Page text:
When your child starts school, it can bring a big change to your family life. Whether it be primary school or high school, the same steps of preparation apply and it is important that you support your child through this time. It is natural to feel sad and worried in case they are unhappy, won’t make friends or not enjoy the work. 

Whilst supporting your child, you probably feel like you are putting on a happy or excited face when, in reality, you are just as nervous as them! Starting a new school stage is one of the biggest transitions in a child’s life, so it is worth putting your effort into supporting them through this stage.  

Become Familiar With Their New School

In the months and weeks in the run-up, before they start school, it is a good idea to get your child used to the school environment. As well as getting used to new rules and routines, they will also need to find themselves around a new place, which can be daunting. 

Ensure that they go on the school’s transition days or arrange a visit with the school yourself after hours to get a feel for the layout. For primary school children, try to find a recognisable spot for drop-offs and pick-ups so that they know where to wait for you if needed. 

Practical Preparations 

It is a good idea to have the necessities ready for when your child starts school. Be sure that they have everything they need, including uniform, stationery, lunch boxes and school bags all bought and prepared in advance. Get your child to try on their new uniform and shoes before the first day so that you can make sure they fit properly. 

If your child is starting primary school, run through what they need to know when they have to get changed for P.E, such as buttons, fastenings and earring removal. Choose a school bag which is comfortable and well-sized for them as you don’t want them carrying around a bag which is too big or heavy when filled with what they need.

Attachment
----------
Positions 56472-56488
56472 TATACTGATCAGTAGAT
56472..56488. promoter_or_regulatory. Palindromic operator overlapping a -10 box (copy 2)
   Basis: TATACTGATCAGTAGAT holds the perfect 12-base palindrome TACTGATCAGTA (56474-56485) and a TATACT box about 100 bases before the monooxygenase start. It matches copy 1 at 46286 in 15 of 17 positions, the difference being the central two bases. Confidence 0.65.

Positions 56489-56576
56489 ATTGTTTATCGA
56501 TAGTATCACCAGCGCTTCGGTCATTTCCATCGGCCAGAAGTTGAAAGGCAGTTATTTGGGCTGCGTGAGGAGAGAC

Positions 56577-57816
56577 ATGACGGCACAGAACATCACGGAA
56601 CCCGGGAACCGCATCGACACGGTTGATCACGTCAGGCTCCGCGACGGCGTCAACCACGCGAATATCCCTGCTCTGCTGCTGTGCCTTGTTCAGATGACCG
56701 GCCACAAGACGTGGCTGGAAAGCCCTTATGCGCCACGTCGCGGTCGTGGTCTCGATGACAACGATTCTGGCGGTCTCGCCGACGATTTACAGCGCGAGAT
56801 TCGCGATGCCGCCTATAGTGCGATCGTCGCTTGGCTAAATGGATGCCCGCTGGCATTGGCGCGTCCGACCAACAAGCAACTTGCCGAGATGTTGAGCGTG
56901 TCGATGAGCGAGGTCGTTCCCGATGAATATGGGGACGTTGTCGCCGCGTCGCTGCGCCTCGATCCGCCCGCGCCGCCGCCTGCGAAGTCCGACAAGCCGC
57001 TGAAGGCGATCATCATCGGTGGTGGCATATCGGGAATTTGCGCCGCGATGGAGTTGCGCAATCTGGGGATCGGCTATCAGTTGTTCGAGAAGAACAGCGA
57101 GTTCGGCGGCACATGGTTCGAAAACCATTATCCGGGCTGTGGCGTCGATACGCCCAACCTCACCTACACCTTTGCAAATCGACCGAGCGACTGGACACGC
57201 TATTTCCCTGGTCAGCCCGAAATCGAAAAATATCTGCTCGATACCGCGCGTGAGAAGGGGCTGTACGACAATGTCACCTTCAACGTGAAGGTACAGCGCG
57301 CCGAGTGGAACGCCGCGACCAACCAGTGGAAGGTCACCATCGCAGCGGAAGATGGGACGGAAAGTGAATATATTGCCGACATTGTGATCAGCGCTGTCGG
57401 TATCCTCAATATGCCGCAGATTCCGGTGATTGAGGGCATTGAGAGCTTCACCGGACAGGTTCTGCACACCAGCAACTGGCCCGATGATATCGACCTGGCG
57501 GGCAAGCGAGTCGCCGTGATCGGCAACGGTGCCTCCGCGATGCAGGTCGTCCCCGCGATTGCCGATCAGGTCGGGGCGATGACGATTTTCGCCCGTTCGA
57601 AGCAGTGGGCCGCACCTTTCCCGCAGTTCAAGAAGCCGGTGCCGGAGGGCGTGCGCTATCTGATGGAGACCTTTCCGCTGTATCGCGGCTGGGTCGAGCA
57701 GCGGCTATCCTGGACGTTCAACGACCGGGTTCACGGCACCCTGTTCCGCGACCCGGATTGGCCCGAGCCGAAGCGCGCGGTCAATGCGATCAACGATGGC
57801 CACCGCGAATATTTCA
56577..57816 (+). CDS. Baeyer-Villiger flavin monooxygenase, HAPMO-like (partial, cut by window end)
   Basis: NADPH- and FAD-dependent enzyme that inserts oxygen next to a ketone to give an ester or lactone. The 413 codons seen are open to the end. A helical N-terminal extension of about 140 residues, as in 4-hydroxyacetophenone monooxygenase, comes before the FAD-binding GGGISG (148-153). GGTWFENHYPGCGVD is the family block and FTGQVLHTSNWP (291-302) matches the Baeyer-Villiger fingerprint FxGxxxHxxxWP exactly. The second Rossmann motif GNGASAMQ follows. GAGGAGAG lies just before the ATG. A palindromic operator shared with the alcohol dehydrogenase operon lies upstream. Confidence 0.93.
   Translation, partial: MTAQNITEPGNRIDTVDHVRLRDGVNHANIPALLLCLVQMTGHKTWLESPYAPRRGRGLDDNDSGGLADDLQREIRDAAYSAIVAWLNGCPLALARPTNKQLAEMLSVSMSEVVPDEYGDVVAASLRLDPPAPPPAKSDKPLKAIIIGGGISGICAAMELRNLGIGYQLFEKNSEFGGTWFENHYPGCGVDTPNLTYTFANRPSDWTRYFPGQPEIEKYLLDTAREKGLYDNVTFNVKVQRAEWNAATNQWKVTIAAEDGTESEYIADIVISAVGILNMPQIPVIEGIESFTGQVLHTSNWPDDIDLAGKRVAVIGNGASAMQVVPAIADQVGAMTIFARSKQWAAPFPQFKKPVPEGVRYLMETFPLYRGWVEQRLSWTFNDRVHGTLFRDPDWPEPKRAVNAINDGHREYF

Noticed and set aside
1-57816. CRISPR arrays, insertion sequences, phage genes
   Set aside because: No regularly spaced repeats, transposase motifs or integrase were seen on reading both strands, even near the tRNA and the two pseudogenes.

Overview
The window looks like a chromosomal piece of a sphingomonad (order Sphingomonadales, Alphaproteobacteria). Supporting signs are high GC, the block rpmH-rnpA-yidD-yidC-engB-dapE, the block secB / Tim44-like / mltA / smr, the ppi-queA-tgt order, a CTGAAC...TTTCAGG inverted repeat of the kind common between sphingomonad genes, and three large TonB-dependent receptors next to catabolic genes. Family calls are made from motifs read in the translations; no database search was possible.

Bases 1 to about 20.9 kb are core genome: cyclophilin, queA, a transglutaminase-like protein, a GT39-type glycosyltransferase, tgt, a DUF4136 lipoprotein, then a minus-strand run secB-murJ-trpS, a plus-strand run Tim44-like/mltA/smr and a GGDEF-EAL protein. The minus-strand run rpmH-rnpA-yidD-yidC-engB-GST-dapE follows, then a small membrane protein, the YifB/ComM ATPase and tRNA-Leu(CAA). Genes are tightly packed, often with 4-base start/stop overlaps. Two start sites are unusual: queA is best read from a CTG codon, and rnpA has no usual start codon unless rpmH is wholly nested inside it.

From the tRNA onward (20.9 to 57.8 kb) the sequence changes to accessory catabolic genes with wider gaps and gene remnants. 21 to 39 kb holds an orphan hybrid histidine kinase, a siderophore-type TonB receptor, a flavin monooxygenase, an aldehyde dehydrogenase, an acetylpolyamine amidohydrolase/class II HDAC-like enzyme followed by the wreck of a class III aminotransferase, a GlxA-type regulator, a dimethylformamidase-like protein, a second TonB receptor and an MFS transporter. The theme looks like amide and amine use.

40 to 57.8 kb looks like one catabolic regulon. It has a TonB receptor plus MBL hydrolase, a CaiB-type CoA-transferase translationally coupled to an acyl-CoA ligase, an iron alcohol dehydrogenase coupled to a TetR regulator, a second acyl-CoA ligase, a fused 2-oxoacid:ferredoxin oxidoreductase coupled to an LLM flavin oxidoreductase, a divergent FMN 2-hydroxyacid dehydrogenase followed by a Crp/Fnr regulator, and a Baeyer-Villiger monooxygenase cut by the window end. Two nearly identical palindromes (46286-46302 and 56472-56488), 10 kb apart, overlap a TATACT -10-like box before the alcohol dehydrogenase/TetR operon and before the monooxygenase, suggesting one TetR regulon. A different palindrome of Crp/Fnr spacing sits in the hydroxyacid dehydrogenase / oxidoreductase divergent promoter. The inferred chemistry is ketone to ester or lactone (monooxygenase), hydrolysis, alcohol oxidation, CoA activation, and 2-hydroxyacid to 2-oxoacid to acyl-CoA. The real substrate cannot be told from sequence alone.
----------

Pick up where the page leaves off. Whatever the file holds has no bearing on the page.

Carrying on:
Managing Feelings About Starting School 

Starting school is a big change for your child, and it is likely that they are feeling anxious as well as excited. It is important to let your child know that you are there for them and encourage them that they are going to do well at school. If you can, try to organise playdates with other children before starting, as this can help with their nerves so that they aren’t walking into a room of children they don’t know. 

You must also think about how you are going to manage your feelings on the first day too. Even if you are feeling worried or sad, it is important that you try and disguise these as best you can. If they see you crying during their first drop-off, then they will also feel sad, whereas if you give them a happy and confident goodbye, they are likely to go in with that mindset.

The Early Weeks Of School

During the first few weeks of your child starting school, you may well notice that they are more tired, irritable or hungry than they were during the holidays. This is a big adjustment for your child to make and is bound to impact on the way they are feeling. If they get home and are grouchy, this is likely because they are tired, so try to be a bit understanding, even if they do resemble a completely different child to the one you dropped off! 

Try to settle them into a routine, such as a playtime, tea, bath and bed, when they get in to help them sleep better. You could even arrange some nice treats for the weekends during the first month or so, as this will give them something to look forward to if they are struggling to adapt. Treat them to a girls boutique clothing shopping trip, a visit to the zoo or go out for their favourite tea one night – anything where you can spend time together and forget about school for a bit!